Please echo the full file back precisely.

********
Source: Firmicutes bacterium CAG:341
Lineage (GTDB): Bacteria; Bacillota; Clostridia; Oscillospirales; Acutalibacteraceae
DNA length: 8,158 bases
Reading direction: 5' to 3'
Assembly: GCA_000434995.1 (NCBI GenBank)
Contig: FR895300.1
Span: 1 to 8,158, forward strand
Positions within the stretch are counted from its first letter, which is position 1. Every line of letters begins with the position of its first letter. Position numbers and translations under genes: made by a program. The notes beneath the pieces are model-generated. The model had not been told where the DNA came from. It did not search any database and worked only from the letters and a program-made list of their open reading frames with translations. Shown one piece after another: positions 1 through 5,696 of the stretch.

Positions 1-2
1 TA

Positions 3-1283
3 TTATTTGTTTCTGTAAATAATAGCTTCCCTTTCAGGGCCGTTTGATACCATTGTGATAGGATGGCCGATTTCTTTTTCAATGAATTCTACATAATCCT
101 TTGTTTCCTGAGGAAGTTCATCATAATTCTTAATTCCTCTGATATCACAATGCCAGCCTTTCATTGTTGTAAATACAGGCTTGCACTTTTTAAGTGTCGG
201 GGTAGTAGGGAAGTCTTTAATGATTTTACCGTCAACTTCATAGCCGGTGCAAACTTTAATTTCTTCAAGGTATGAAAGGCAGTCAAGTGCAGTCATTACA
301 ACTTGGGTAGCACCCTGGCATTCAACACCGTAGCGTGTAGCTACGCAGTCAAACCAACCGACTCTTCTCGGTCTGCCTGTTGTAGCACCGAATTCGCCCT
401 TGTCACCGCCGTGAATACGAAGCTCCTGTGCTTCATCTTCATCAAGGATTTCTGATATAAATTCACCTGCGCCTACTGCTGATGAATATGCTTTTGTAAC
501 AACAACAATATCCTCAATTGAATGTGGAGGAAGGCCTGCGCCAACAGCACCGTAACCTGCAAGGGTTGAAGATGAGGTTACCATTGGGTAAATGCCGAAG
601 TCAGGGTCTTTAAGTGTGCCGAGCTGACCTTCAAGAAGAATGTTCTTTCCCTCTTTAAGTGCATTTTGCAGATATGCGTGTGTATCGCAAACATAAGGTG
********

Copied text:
Source: Firmicutes bacterium CAG:341
Lineage (GTDB): Bacteria; Bacillota; Clostridia; Oscillospirales; Acutalibacteraceae
DNA length: 8,158 bases
Reading direction: 5' to 3'
Assembly: GCA_000434995.1 (NCBI GenBank)
Contig: FR895300.1
Span: 1 to 8,158, forward strand
Positions within the stretch are counted from its first letter, which is position 1. Every line of letters begins with the position of its first letter. Position numbers and translations under genes: made by a program. The notes beneath the pieces are model-generated. The model had not been told where the DNA came from. It did not search any database and worked only from the letters and a program-made list of their open reading frames with translations. Shown one piece after another: positions 1 through 5,696 of the stretch.

Positions 1-2
1 TA

Positions 3-1283
3 TTATTTGTTTCTGTAAATAATAGCTTCCCTTTCAGGGCCGTTTGATACCATTGTGATAGGATGGCCGATTTCTTTTTCAATGAATTCTACATAATCCT
101 TTGTTTCCTGAGGAAGTTCATCATAATTCTTAATTCCTCTGATATCACAATGCCAGCCTTTCATTGTTGTAAATACAGGCTTGCACTTTTTAAGTGTCGG
201 GGTAGTAGGGAAGTCTTTAATGATTTTACCGTCAACTTCATAGCCGGTGCAAACTTTAATTTCTTCAAGGTATGAAAGGCAGTCAAGTGCAGTCATTACA
301 ACTTGGGTAGCACCCTGGCATTCAACACCGTAGCGTGTAGCTACGCAGTCAAACCAACCGACTCTTCTCGGTCTGCCTGTTGTAGCACCGAATTCGCCCT
401 TGTCACCGCCGTGAATACGAAGCTCCTGTGCTTCATCTTCATCAAGGATTTCTGATATAAATTCACCTGCGCCTACTGCTGATGAATATGCTTTTGTAAC
501 AACAACAATATCCTCAATTGAATGTGGAGGAAGGCCTGCGCCAACAGCACCGTAACCTGCAAGGGTTGAAGATGAGGTTACCATTGGGTAAATGCCGAAG
601 TCAGGGTCTTTAAGTGTGCCGAGCTGACCTTCAAGAAGAATGTTCTTTCCCTCTTTAAGTGCATTTTGCAGATATGCGTGTGTATCGCAAACATAAGGTG